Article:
While visiting Colonial Williamsburg, Virginia with my family a few years ago I got differing responses from the costumed staff members. The woman making candles pretended not to know about modern electric lighting, but the gardener was very open and honest about the limitations of his role-playing.
While he performed his gardening tasks in full costume and used authentic tools and techniques to tend his heirloom vegetables, he explained that 18th-century wells were much deeper than the one he was using to fetch water. His “well” was just a shallow hole supplied with tap water so that visiting children could help water plants. It helped them experience how labor-heavy irrigation limited gardening in the colonial settlement.
A real well would be more prone to carrying water-borne parasites, and Colonial Williamsburg could not afford to send kids home on a stretcher or infected with giardia. The authentic-looking gardener summed up the tension underlying any reenactment with the rhetorical question: “Just how much authenticity can you stand?”
Reenactments for Usability Testing
You could ask the same question about user testing medical devices, which is also a kind of dramatic reenactment. FDA’s Draft Guidance — Applying Human Factors and Usability Engineering to Optimize Medical Device Design (June 2011) — emphasizes realism in the tasks, training, users, environment, and the product to be tested. The guidance specifies simulated use of the device in “realistic situations” (p. 20) and states that validation testing should incorporate “a production version of the device, representative device users, actual use or simulated use in an environment of appropriate realism….” (p.23).
Clearly, the most valid study will be one that most closely represents actual use — representative users for participants, a realistic environment, the actual device, and a good simulation of the actual state of the user (level of arousal, training, forgetting what was learned in training, etc.). But when all of these factors are simulated with a high degree of realism and authenticity, study participants can be put at risk.
Trade-Offs in Testing Injection Devices
Think for example of testing an auto injector — if the device used in testing includes the needle, participants will be exposed to a potential accidental needle-stick injury, even if the simulation calls for performing the injection into a pad strapped to the body. If the device contains the actual drug, we might expose study participants to additional hazards.
Would conducting the simulated use study with a needleless/drug-less device provide the same data about the safety and effectiveness of the auto-injector? You might think so, but consider the degree of caution users might have working with a device they know contains a needle. The extra care people take when they know there is a potential risk might have a significant impact on the outcome of the study.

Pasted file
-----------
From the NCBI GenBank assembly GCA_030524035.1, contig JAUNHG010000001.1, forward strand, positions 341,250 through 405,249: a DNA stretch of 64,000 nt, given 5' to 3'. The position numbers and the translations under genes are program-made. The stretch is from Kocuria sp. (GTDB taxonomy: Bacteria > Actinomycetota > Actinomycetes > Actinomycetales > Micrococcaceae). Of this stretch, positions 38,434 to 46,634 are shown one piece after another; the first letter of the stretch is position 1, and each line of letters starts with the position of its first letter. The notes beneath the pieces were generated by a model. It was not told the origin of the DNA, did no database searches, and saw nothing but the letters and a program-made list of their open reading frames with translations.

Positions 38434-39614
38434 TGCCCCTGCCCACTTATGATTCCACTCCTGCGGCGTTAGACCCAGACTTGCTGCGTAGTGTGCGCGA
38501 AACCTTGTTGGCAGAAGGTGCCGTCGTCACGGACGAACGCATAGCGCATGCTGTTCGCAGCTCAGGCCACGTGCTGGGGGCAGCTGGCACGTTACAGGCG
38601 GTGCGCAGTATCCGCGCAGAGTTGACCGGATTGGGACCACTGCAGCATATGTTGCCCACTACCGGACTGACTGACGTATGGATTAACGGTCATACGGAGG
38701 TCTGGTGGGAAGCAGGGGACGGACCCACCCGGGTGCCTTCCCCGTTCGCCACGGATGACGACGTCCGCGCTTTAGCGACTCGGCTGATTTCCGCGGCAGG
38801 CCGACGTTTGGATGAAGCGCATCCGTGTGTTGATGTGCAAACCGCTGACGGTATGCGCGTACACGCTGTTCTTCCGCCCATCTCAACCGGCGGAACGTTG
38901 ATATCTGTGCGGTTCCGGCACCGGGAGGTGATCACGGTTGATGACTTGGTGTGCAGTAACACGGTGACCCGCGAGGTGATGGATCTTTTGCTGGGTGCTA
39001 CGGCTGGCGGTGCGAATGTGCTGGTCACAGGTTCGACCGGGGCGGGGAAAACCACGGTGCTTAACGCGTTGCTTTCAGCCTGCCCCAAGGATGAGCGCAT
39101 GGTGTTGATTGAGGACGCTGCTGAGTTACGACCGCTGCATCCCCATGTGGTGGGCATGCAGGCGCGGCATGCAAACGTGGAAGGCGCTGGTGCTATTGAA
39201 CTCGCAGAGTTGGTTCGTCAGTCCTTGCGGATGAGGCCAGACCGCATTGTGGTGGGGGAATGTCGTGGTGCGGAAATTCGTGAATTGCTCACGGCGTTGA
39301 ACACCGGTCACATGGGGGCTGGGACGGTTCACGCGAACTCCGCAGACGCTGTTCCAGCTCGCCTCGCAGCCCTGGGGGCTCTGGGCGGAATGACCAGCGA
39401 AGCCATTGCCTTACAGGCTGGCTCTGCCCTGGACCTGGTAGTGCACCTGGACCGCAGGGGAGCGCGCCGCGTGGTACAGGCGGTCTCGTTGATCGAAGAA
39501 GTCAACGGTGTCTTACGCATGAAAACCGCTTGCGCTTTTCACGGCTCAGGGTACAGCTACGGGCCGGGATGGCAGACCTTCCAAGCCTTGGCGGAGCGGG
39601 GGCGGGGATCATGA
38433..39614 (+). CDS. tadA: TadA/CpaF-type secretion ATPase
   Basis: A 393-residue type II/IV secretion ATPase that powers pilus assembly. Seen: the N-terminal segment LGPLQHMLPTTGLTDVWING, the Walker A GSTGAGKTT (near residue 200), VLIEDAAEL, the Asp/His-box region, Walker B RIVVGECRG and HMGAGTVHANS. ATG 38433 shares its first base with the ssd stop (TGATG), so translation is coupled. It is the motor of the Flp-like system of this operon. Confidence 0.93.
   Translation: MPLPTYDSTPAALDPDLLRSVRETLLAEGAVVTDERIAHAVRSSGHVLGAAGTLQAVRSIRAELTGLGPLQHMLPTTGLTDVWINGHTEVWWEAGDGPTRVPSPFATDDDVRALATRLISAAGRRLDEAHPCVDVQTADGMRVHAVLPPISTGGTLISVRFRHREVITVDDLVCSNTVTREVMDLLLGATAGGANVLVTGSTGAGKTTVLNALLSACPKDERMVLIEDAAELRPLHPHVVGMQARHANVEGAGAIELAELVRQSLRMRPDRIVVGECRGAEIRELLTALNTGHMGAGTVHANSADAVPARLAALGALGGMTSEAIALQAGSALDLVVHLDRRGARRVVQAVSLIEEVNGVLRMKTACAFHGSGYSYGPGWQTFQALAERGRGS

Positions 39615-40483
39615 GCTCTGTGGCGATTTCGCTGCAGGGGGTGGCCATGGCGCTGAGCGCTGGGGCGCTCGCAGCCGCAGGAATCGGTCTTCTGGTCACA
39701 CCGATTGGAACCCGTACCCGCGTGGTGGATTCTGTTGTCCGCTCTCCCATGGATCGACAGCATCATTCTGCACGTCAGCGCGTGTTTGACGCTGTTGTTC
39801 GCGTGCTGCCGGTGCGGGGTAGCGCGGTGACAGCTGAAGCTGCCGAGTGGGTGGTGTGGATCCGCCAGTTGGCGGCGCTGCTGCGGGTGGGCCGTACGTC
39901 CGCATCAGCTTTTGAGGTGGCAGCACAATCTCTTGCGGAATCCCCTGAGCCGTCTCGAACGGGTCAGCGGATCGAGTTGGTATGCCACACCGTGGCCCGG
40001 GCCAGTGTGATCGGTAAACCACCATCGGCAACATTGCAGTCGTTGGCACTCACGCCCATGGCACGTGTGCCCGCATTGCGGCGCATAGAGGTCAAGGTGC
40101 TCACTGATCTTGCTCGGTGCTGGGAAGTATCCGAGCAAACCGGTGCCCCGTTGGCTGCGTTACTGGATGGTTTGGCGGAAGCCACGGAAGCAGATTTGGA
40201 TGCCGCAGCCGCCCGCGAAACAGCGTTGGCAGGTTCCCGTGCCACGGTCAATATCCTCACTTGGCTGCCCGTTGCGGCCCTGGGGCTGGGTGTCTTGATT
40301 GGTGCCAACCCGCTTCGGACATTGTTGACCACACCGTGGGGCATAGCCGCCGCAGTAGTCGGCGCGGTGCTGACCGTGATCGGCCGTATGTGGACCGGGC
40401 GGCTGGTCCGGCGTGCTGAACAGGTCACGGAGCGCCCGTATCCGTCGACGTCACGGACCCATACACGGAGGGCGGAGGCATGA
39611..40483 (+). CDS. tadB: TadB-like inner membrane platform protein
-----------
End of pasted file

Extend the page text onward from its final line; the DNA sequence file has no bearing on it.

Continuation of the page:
While the FDA is not asking us to expose our study participants to unnecessary risk, we must make a judgment call as to where to draw the line between authenticity and participant safety.
Tips for Reconciling Authenticity and Effectiveness
How to bridge the divide? Here are some ideas for troubleshooting authenticity in user-testing injection devices such as auto-injectors, pen injectors, and syringes.
In a recent study, we looked at intramuscular injection. We found that off-the-shelf practice injection pads were not thick enough to account for the length of the needle on the device. The needle would bend if it hit the hard backing of the pad. We ended up building our own injection pads with parts from commercially available injection pads. A colleague taught me the trick of gluing two injection pads together (just the soft part) to accommodate longer needles.
Inform the participant of any risk.
Include the risk of a needle stick in the participant’s informed consent document. Tell the participant at the start of the study session that the device is just like the real device except it does not contain an active drug. Remind them that it has a needle.
Protect the participant.
Having a proactive plan for how to protect the participant allows you to get as realistic as possible while still prioritizing safety. For example, fill the injection devices with a safer fluid that has the same viscosity as the drug. Make sure any needles used in a study are sterile. Think in advance about if and when the study moderator should intervene — for example, when a participant’s behavior looks as if it will put the participant or others at risk of a needle stick.
Plan for accidental needle sticks.
All study personnel should be trained regarding blood borne pathogens and know how to handle and dispose of a needle as biohazardous waste after an accidental needle stick. Be mindful that shipping biohazardous waste is tricky. Check related state regulations, and have first aid provisions on site to allow a participant to treat a stick. Document any such events.
Remember that you can do an excellent job of simulating the most important aspects of user experience without putting the patient at unnecessary risk. You do have to draw the line at some point and limit some of the realism. Think carefully about what aspects of use are key to conducting a realistic simulation. Then you will be in a good position to decide for yourself how much authenticity you can stand.